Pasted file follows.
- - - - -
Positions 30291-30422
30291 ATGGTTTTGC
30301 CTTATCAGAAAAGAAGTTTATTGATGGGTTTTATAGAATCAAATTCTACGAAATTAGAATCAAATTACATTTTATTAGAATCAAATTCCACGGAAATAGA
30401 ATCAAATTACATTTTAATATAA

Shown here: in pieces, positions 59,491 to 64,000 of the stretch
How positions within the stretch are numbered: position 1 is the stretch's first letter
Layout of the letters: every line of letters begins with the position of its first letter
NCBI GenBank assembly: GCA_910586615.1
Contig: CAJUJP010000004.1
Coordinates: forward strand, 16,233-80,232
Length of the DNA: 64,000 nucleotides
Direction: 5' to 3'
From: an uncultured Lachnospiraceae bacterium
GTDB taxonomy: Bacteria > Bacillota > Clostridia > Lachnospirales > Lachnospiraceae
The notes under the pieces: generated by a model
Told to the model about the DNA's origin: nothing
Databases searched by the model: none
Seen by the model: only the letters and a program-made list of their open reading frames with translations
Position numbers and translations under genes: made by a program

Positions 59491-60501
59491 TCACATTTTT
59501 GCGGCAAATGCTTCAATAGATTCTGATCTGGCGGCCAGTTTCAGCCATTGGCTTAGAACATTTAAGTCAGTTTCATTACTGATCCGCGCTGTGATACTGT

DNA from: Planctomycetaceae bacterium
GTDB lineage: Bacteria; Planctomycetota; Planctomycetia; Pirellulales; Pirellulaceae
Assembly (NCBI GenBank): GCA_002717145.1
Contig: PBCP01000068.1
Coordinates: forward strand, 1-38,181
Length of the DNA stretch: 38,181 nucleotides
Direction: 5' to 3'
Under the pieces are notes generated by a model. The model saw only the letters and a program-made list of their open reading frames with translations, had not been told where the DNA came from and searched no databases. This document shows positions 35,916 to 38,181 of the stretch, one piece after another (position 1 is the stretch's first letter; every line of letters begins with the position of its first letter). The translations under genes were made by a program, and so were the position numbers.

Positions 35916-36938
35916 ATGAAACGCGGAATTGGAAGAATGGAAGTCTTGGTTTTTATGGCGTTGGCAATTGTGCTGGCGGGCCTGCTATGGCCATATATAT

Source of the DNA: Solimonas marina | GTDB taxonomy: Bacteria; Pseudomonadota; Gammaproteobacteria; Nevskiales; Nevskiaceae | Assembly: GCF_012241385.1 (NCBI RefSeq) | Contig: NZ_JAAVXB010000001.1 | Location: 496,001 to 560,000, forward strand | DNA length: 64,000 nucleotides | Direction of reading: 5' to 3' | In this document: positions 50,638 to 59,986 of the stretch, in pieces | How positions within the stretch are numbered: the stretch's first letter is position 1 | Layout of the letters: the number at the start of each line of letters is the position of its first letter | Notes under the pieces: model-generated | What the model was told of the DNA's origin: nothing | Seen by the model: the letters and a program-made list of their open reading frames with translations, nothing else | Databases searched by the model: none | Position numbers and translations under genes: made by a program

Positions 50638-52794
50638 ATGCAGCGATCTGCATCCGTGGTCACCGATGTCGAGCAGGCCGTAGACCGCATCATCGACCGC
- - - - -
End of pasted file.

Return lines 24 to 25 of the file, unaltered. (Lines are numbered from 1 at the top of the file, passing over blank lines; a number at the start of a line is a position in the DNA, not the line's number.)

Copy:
GTDB lineage: Bacteria; Planctomycetota; Planctomycetia; Pirellulales; Pirellulaceae
Assembly (NCBI GenBank): GCA_002717145.1